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Updated 10:00 AM February 19, 2007
 

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Michigan medical schools and teaching hospitals
make major economic impact

A new report from the Association of American Medical Colleges reveals that its member medical schools and teaching hospitals had a combined economic impact of $451 billion on their states and the nation in 2005. The U-M Medical School and other academic medical centers across the state had a combined economic impact of $18.7 billion, according to the report.
Neurology Drs. Jeffrey Kutcher and Gregory Thompson examine x-ray images. The Association of American Medical Colleges reports that its member medical schools and teaching hospitals, including U-M facilities, have an economic impact of $18.7 billion in Michigan. (Photo by Scott Galvin, U-M Photo Services)

Michigan medical schools and major teaching hospitals are directly and indirectly responsible for more than 121,956 full-time jobs. The U-M Health System directly employs nearly 19,000 people.

Nationally, the report found that the 125 accredited U.S. medical schools and more than 400 major teaching hospitals represented by the AAMC employ nearly 1.7 million individuals and are directly and indirectly responsible for more than 3 million full-time jobs—one out of every 48 wage earners in the United States.

The overall economic impact of institutions such as the U-M Health System on Michigan and the national economy takes into account the direct and indirect business volume generated by medical schools and teaching hospitals, including institutional and employee spending, and spending by patients, their families, and visitors (excluding spending for patient care and medical services).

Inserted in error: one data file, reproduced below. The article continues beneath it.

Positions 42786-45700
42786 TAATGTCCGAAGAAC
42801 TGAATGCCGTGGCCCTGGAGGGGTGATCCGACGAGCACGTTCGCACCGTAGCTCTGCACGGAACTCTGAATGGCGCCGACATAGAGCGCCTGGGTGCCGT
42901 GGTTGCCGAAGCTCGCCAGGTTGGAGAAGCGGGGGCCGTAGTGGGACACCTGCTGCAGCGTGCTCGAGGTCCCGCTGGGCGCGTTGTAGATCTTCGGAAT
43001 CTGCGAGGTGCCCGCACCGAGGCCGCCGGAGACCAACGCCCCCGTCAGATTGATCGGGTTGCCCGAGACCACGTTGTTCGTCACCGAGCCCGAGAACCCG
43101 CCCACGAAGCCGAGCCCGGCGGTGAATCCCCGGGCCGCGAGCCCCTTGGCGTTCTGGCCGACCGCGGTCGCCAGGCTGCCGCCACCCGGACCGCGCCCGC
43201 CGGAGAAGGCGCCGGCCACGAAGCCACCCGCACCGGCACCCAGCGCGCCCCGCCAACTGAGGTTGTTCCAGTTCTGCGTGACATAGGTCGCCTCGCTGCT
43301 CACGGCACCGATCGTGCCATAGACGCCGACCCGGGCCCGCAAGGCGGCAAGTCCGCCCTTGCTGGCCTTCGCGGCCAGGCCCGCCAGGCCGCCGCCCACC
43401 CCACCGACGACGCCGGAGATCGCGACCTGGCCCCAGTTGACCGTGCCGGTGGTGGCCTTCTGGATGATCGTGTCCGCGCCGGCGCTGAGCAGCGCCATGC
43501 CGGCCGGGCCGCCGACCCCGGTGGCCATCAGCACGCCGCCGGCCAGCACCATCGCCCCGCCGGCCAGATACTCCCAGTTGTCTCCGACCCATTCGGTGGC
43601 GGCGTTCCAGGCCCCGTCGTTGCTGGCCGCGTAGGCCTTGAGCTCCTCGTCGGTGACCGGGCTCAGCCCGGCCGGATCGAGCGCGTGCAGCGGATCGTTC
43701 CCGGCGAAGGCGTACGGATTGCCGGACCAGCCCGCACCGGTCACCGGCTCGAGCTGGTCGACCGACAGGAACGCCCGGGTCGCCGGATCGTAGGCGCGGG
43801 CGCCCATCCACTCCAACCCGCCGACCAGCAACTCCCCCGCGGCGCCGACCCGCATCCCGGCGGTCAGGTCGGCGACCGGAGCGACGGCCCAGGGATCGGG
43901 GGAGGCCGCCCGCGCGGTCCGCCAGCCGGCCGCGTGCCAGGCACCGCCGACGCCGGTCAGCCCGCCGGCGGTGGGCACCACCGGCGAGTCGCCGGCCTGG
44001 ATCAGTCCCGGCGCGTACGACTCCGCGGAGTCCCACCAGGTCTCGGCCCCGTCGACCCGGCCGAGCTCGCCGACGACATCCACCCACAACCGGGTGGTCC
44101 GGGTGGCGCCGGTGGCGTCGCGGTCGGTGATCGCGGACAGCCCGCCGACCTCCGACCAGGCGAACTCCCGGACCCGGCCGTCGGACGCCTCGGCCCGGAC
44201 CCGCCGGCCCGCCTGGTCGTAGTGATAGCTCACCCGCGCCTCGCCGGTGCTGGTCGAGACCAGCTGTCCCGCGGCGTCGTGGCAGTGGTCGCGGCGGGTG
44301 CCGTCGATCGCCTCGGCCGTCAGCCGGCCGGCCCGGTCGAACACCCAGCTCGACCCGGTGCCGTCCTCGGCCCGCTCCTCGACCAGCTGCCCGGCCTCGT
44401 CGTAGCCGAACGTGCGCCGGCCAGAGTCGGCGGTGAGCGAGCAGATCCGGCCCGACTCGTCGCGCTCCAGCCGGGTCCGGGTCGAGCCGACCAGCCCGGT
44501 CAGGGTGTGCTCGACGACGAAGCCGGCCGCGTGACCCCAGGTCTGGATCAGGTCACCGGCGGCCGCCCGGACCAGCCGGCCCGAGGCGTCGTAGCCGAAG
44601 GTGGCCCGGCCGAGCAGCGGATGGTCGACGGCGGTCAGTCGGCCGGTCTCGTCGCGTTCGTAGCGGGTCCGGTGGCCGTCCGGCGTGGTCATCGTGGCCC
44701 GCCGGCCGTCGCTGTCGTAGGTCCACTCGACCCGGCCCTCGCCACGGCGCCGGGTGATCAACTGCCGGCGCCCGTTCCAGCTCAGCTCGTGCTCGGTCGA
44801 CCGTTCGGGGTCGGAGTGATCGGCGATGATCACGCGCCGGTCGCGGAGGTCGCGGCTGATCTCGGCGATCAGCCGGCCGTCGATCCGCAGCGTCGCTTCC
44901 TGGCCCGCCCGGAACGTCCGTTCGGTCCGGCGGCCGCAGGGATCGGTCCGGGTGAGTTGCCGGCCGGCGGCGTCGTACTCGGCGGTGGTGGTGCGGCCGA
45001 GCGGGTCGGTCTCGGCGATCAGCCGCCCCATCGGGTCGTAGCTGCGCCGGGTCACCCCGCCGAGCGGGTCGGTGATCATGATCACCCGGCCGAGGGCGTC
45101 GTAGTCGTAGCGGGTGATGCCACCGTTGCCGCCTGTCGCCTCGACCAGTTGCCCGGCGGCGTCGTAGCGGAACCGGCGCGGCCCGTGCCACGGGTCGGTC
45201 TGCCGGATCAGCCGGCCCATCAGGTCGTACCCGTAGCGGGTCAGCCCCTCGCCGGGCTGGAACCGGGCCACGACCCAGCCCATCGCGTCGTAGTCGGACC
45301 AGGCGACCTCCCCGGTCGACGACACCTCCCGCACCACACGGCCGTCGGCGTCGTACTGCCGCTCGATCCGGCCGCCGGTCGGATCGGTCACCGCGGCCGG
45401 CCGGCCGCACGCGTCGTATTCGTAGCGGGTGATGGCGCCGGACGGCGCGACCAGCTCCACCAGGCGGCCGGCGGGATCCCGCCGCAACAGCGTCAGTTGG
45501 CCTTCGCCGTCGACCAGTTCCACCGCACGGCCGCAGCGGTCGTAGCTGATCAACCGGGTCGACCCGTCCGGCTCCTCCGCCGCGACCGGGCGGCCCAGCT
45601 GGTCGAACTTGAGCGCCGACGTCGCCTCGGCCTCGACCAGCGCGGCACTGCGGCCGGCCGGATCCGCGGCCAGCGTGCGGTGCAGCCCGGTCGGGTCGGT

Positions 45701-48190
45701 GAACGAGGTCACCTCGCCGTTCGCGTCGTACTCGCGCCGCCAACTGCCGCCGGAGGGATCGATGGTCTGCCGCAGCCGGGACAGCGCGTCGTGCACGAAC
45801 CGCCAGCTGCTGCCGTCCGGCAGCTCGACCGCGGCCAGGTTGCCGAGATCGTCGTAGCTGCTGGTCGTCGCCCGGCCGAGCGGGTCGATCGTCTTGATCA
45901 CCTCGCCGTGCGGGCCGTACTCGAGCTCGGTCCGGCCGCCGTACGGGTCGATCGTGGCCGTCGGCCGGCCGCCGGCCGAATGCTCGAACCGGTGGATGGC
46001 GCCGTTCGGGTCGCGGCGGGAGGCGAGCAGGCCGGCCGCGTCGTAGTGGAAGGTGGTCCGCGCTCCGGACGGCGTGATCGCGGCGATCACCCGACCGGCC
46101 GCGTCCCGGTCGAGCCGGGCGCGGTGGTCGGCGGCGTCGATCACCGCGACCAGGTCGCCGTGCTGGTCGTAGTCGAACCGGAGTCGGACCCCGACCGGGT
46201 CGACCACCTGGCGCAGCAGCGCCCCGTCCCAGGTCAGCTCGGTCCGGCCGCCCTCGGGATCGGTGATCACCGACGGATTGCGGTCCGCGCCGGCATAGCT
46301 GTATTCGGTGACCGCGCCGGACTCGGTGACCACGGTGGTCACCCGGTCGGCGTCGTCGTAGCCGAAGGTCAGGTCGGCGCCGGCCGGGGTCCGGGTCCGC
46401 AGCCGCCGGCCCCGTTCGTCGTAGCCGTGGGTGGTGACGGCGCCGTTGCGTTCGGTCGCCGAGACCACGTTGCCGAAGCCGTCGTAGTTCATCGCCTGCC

According to the report, every dollar spent by a medical school or teaching hospital indirectly generates an additional $1.30 when it is re-spent on other businesses or individuals, resulting in a total impact of $2.30 per dollar.

Michigan's medical schools and teaching hospitals also generated more than $976 million in state tax revenue in 2005 through income and sales taxes, corporate income taxes, and capital stock/franchise taxes paid by businesses that collect revenue from state institutions.

In addition, UMHS and other academic medical centers in Michigan generated more than $661 million in out-of-state medical visitor-related revenue in 2005, including direct spending in local communities by out-of-state patients and their friends and families.

The report, "The Economic Impact of AAMC-Member Medical Schools and Teaching Hospitals," is available at www.aamc.org/economicimpact.

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